Is there a substitute for Cisco DTP technology from other vendors? And if so, which ones?

Didn't find anything on google.

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    – Zac67
    Commented Jun 24, 2023 at 19:00

3 Answers 3


An open-standard alternative is the Multiple VLAN Registration Protocol (MVRP), defined in IEEE 802.1Q. It replaced the GARP VLAN Registration Protocol (GVRP) in 2007.


Cisco DTP (Dynamic Trunking Protocol) is a Dynamically negotiated interface configuration management feature. It allows two Cisco switches to negotiate their interface status regarding VLAN tagging mode. If the ports on each switch that connect to each other are configured for either Trunk, Dynamic Auto, or Dynamic Desirable then the 2 ports will reconfigure for Trunk mode. Any other combination of interface configuration (Access, or No-negotiate) will result in the ports not configuring for Trunk mode and only non-VLAN-tagged traffic will pass the interface.

DTP is different from features on most other brands because the Cisco concept of a VLAN 'Trunk' interface is not standard terminology with all other brands.

For example, Aruba switches refer to an interface with all VLANs tagged as a 'Tagged' mode interface (what Cisco calls a Trunk mode interface). For another example, even though Meraki MS switches feature what they call a 'Trunk' mode on their ports by default, it only carries up to 1000 (1-1000 VLAN ID tags only by default) VLANs total so it requires special configuration to match the VLAN tagging that may be in use on a Cisco switch (say VLAN IDs 1, 200-900, 1200-3500, etc.).

Brocade/Ruckus switches refer to a port as 'Dual-mode' if it accepts both tagged and untagged (Cisco tagged and native VLAN) traffic. It is not called a Trunk port.

Some Dell switches use a configuration called 802.1q General Mode to equate to a Cisco Trunk mode interface.

Other brands have similar configuration foibles and standards that are different from what might be familiar to a Cisco user.

Because there is no standard nomenclature or configuration default or status for what Cisco calls a 'trunk port', there is no equivalent Dynamic Trunk Protocol. Other brands might have similar interface configuration negotiating protocols or interoperability management features, but I have not heard of any nor found examples of any that specifically relate to interface VLAN tagging management. They would probably be a more general centralized management and templating feature rather than specifically serving to configure the interface only for tagging/non-tagging frames for VLANs.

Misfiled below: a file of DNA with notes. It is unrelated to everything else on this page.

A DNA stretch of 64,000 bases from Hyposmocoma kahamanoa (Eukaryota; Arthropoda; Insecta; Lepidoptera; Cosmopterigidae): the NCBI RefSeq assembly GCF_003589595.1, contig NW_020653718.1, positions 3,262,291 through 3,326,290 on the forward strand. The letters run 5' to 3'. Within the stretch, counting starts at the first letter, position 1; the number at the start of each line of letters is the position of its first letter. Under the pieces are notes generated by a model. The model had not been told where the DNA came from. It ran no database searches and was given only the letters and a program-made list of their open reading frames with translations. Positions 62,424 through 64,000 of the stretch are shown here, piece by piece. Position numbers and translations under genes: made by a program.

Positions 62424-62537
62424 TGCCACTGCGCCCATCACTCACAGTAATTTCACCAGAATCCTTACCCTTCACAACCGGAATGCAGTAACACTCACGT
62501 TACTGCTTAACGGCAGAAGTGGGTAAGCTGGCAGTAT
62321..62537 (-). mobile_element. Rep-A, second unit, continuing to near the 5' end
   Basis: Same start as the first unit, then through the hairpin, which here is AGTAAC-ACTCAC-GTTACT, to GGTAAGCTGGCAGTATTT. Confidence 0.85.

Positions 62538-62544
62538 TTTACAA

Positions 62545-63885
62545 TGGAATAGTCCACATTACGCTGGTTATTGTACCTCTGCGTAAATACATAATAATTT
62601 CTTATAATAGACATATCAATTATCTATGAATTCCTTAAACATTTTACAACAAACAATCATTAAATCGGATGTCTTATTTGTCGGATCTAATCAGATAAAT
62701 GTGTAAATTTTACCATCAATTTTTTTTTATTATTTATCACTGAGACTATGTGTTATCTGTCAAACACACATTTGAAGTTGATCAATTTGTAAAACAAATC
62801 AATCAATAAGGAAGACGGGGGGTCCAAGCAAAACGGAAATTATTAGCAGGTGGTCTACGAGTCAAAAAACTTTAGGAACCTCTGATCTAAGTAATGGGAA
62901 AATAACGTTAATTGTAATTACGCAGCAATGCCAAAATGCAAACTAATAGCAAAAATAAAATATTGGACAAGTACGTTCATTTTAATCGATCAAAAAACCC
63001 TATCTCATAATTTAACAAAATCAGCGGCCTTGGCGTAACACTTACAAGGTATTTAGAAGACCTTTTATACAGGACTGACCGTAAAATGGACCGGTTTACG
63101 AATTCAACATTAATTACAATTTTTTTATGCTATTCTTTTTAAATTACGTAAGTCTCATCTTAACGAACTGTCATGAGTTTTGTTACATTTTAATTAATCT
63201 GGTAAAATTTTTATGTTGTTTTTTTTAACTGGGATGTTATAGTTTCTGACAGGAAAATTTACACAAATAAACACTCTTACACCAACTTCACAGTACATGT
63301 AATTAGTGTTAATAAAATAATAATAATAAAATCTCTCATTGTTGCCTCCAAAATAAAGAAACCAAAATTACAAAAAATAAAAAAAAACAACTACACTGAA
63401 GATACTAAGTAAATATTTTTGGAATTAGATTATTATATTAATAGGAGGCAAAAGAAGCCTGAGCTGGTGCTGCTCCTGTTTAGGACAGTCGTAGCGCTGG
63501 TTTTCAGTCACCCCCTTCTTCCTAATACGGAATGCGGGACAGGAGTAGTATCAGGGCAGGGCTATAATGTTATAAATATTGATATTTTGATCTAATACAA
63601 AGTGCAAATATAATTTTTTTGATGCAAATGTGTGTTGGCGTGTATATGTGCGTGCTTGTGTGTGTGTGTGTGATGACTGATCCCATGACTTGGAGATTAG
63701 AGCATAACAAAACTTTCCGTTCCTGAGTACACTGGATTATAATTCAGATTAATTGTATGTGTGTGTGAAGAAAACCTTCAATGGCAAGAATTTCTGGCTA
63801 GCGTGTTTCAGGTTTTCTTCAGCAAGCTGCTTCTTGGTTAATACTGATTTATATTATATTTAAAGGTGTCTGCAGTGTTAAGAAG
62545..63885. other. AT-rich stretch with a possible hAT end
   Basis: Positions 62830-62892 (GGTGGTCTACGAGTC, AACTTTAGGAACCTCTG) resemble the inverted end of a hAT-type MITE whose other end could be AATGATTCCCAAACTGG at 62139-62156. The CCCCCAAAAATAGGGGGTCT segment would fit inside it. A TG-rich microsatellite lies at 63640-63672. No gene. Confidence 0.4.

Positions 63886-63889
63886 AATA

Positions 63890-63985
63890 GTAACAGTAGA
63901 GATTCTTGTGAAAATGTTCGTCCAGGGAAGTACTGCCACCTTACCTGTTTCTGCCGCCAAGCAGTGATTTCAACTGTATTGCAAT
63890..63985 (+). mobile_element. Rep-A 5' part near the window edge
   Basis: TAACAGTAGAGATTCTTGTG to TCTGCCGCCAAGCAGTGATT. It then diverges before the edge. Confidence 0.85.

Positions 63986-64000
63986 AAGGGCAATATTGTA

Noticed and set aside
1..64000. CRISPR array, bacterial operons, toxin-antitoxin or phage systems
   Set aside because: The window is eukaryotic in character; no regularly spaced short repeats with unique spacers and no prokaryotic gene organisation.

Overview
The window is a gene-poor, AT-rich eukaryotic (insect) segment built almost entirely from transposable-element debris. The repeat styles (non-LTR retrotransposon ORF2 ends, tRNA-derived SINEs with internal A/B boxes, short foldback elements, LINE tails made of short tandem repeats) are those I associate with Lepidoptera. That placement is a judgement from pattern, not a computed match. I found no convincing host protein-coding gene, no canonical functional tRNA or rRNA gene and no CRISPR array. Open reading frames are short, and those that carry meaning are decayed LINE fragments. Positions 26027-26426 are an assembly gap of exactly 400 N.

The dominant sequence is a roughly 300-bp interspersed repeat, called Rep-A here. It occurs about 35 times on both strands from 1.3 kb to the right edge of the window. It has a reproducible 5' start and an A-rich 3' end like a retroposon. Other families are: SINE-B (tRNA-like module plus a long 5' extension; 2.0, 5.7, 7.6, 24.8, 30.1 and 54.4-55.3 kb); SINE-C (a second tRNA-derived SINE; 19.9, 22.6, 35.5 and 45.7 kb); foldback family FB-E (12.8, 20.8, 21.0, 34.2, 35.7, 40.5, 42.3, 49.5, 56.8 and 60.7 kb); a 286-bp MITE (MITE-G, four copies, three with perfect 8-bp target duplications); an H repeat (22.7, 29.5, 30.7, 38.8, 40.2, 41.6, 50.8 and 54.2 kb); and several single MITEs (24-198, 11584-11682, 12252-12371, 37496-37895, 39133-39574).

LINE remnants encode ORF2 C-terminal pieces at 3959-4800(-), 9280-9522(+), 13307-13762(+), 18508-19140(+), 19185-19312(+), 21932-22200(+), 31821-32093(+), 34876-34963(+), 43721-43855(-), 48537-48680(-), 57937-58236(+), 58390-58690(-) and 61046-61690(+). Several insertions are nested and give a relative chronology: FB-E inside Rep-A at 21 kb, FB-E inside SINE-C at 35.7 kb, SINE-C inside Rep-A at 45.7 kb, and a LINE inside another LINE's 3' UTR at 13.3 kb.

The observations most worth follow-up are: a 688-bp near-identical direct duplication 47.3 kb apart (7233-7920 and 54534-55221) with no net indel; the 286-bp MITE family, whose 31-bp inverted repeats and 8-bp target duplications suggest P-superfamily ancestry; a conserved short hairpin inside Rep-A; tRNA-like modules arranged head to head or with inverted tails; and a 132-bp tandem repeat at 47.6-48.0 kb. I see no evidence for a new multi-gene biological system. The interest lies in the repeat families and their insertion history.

Cisco VTP is not the same thing as DTP. VTP is a VLAN management protocol that is designed to help manage the creation of VLAN configuration consistently across a network of connected switches and can help create or remove configuration of VLAN IDs across multiple switches that are configured to participate in the same VTP domain. VTP can also feature VLAN Pruning which can help dynamically remove VLAN implementation from switches where it is not used, such as disabling spanning-tree instances from switches that have no interfaces configured for the VLAN in question.

802.1ak or MVRP (and previously GARP-based GVRP) is an open standard based implementation of a similar feature set to help manage the creation/configuration of VLAN ID definitions across multiple switches that have MVRP enabled for their 802.1q trunk ports. This document covers more detail on interaction between VTP and MVRP and configuration examples:


Since DTP can result in the enabling of 802.1q Trunk interfaces, MVRP (or VTP) can be used in conjunction with DTP to enable the dynamic creation of VLAN configuration across those 802.1q Trunk mode interfaces but the enabling of the port as a Trunk mode interface is handled either by static configuration or by DTP independently from VTP or MVRP.

The common consensus I have seen around the IT industry is that dynamic VLAN configuration is generally undesirable because it can have unintended results. A good centralized configuration management solution and/or configuration documentation and careful configuration management is preferred even/especially on large networks.


No,it's proprietary and works only on Cisco

  • The OP's asking about a comparable technology, not a compatible one.
    – Zac67
    Commented Jun 27, 2023 at 14:26

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